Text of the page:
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Tennessee Bill Aims to Take Bite Out of Loan Sharks

Photo: Tennessee lawmakers are considering a bill that would cap payday-loan interest rates in the state. Photo credit: cohdra/morguefile.com
Photo: Tennessee lawmakers are considering a bill that would cap payday-loan interest rates in the state. Photo credit: cohdra/morguefile.com
May 13, 2015

NASHVILLE, Tenn. - Payday lending is alive and well in Tennessee, but consumer advocates are critical of its high interest rates and what they call predatory business practices.

A bill in the state House of Representatives aims to cap the interest rate charged by lenders at 28 percent. Currently, lenders can charge as much as 375 percent interest.

Andy Spears, executive director of Tennessee Citizen Action, said payday loans are targeting people who have run out of options.

"People go to these places when there's nowhere else to turn for money," he said. "It really is kind of a last effort to get out of a tough situation, so I don't think people should be trapped in a cycle of debt."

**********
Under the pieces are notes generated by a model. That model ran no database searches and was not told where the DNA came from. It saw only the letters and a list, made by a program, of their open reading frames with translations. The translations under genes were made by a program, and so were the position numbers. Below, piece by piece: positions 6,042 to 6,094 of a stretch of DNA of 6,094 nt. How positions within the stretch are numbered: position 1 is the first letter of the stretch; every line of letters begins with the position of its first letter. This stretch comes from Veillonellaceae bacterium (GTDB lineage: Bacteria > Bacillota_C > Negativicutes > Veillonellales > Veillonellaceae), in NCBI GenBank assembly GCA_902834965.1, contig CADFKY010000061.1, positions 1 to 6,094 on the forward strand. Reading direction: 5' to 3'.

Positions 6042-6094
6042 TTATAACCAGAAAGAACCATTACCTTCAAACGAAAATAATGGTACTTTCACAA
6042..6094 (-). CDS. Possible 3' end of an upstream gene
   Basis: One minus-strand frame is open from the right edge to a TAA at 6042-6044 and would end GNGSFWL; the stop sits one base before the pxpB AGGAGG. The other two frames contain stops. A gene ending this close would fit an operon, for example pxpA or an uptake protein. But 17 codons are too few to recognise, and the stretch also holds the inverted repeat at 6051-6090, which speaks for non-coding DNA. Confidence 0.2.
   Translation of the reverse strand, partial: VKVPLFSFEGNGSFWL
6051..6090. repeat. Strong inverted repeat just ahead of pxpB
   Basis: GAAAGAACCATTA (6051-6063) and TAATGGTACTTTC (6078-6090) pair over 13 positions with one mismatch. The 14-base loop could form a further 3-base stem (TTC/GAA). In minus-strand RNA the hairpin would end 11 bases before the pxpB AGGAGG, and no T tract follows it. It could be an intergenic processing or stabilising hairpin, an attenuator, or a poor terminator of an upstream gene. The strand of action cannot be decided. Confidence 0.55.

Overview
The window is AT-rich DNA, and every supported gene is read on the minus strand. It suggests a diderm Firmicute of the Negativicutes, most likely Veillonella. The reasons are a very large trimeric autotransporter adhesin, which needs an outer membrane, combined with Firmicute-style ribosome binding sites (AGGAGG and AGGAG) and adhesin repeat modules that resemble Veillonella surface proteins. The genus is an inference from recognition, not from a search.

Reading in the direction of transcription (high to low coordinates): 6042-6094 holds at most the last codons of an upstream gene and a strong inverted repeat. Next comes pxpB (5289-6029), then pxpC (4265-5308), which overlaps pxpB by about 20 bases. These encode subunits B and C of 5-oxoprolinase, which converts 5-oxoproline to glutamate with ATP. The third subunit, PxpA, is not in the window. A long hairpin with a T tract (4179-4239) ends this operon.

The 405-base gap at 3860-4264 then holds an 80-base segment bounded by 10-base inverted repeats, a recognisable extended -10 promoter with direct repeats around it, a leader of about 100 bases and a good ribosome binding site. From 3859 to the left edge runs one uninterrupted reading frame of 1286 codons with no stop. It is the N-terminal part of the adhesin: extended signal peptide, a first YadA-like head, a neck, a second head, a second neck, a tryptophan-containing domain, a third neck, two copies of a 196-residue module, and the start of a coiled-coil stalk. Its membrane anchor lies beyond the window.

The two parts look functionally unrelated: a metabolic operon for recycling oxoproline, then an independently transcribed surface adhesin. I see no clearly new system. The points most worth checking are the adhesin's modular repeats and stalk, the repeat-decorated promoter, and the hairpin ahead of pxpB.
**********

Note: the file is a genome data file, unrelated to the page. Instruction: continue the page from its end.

House Bill 317, the Short Term Loans and Lenders Bill, is in a House subcommittee.

The University of Chicago Business School compared households in states that have access to payday loans and those that do not. Researchers found that families with access to payday loans face hardship, have difficulty paying bills and have to delay health care.
Supporters of payday lending argue that, at times, it's a person's only access to much-needed cash.

Eighteen states and the District of Columbia prohibit high-cost payday lending. If you are in need of quick cash, Spears said, it's important to exhaust all of your options before approaching a payday lender.

"They should try every other option first," he said. "Ask your friend, ask a boss, ask your family member, and I would be a lot more comfortable with payday lenders if you could cap their interest rates."

The Consumer Federation of America also warns of car-title and tax-refund anticipation loans. In Tennessee in one year alone, more than 18,000 cars were repossessed by car-title loan companies.

More information is online at paydayloaninfo.org. Information on HB 317 is at openstates.org.

Stephanie Carson, Public News Service - TN